Forget the Great Ocean Road. Australian Traveller readers Denis and Marcia Moore prefer a little southwest WA touring along the Great Ocean Drive . . .

Australia’s Luckiest Bay 



Forget the Great Ocean Road. AT Readers Denis and Marcia Moore prefer a little southwest WA touring along the Great Ocean Drive . . 




On a recent trip around Australia, towing our caravan, we were lucky enough to spend some time in the coastal town of Esperance in WA. We hadn’t heard anything about this town before, so we were delighted when we drove over the hills and into one of the prettiest places we’d ever seen.


Esperance lies on a beautiful bay, dotted with many small islands of the Recherché Archipelago. We headed for the best place to check out the views – Rotary Lookout, Wireless Hill, just south of town. Spectacular 360-degree views of the “Bay of Isles”, the township, rolling farmland and Pink Lake (the colour is attributed to high concentrations of salt-tolerant algae, Dunaliella salina).


We stayed at the Seafront Caravan Park, a great spot with level sites, lots of shade and grass and good BBQ areas. We had views of the bay through a line of pine trees.


Not to be missed is the Great Ocean Drive, a 38km circular loop along the beaches to the southwest of town. Here you’ll see the most spectacular coastal scenery, Observatory Point, the unique Pink Lake and two wind farms – Ten Mile Lagoon and Salmon Beach – which provide around 22 percent of Esperance’s power needs.


Cape Le Grande National Park, 55km east of Esperance, is well worth a visit. If you’re feeling fit, take a hike up Frenchman’s Peak, a granite outcrop with terrific views of the coast and the national park. Wildflowers are in abundance from September to November, with over 250 local species.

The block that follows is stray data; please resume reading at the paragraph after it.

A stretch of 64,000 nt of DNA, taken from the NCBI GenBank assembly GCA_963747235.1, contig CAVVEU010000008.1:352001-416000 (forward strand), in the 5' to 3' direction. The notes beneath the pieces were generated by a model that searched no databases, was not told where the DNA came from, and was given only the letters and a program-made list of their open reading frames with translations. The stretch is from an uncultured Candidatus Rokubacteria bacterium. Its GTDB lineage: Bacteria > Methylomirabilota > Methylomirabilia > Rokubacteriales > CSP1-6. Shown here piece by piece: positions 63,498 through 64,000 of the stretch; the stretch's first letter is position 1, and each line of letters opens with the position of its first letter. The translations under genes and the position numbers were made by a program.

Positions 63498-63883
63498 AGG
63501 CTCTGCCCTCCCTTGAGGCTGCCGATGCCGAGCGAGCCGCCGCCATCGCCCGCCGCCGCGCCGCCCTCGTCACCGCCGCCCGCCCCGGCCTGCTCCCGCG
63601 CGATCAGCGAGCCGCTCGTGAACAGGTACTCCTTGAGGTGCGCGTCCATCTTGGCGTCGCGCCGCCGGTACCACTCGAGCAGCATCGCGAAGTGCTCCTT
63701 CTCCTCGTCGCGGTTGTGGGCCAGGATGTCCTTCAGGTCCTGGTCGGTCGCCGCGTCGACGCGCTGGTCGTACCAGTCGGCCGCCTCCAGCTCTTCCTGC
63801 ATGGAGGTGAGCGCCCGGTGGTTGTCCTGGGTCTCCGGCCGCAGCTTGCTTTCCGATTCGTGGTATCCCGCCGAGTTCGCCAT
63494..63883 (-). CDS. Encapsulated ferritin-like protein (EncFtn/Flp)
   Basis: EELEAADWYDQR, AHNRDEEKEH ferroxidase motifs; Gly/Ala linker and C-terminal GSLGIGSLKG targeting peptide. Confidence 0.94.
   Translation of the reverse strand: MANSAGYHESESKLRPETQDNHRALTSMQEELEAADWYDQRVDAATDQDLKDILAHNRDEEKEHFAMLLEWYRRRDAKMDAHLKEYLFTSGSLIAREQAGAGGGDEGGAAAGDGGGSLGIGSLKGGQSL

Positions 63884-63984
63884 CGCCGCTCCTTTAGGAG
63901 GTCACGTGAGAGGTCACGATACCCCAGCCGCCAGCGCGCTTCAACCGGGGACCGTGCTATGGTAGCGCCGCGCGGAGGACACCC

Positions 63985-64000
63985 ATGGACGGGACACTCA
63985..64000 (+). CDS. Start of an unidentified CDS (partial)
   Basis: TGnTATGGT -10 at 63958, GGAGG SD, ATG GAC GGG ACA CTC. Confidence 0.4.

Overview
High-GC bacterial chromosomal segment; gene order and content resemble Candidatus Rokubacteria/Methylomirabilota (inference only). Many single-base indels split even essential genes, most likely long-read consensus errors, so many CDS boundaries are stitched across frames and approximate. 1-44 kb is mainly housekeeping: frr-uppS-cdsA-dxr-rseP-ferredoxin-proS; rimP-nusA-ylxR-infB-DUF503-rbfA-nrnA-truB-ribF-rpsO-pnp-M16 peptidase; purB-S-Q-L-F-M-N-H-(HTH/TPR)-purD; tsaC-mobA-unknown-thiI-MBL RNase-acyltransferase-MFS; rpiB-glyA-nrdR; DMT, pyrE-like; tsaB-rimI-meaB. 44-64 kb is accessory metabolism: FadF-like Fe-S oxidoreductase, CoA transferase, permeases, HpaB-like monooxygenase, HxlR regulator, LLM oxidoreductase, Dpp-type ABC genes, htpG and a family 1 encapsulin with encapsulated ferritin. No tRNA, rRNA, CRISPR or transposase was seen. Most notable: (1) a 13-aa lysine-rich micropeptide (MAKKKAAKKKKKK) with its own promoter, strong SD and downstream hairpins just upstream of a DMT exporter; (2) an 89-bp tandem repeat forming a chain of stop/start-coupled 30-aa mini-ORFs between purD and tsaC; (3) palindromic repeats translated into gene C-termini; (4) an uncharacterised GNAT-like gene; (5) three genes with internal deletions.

We visited Hellfire Bay, Lucky Bay, Thistle Cove and Rossiter Bay. There are two fantastic campsites, each with shower and toilet facilities with solar hot water.


The campsites are near the beach and are suitable for tents and caravans. Cape Le Grande beaches had the whitest sand and the bluest water we’d ever seen. There was a large rock at Thistle Cove called Whistling Rock – and it really did whistle! (It sounds like waves crashing; very impressive.) There are many bush walking trails with friendly kangaroos.


Back in town on the Esplanade we discovered a small Aquarium, which is open every day. There were over 1400 species of fish and marine creatures. They have a “touch pool”, where you can feel some of the creatures. There are two 18-hole golf courses, with low green fees. We chose Pink Lake golf course. It was hilly, but very pretty as it overlooked Pink Lake. We were warned that snakes were out of hibernation and we found a shiny black one sunning itself on the first fairway. We weren’t going into the bushes to look for lost balls after that.


The town foreshore was gorgeous, lined with pine trees, picnic spots and lovely green grass. There were boats, bollards and seals frolicking by the pier hoping for a feed.


The Recherché Archipelago is a collection of 110 islands spread along the coast. There are a number of boat hire places, or you can go on a boat cruise around the islands on one of the larger boats. Woody Island, 15km from Esperance, is the only island open to visitors. It’s a relaxing eco-stay camping resort. You can call in for morning tea, visit for the day or stay overnight in one of the Safari Huts (with queen-sized beds) or fully erected tents with mattresses supplied. The Woody Island Eco-stay is open from September to April each year.


The Esperance Historical Village, right in the centre of town, is home to the Visitors Centre, the Museum Park Art Gallery and various historic buildings that house craft shops and cafés. The Museum has a huge range of exhibits, including one of the Skylab, which plunged to earth in the local area in 1979.


North of Esperance on the Kalgoorlie Road you’ll drive through rich fertile farmland. There are many hectares of crops lining both sides of the road. In the 1950s there were only a few farms in this area, now there are about 600 producing beef, fat lambs, wool, wheat, oats, barley and other crops.


We only had limited time in Esperance, but when we retire in a couple of years’ time, we’ll definitely do another, slower trip around Australia, spending at least a month in this part of WA. We can’t wait! 

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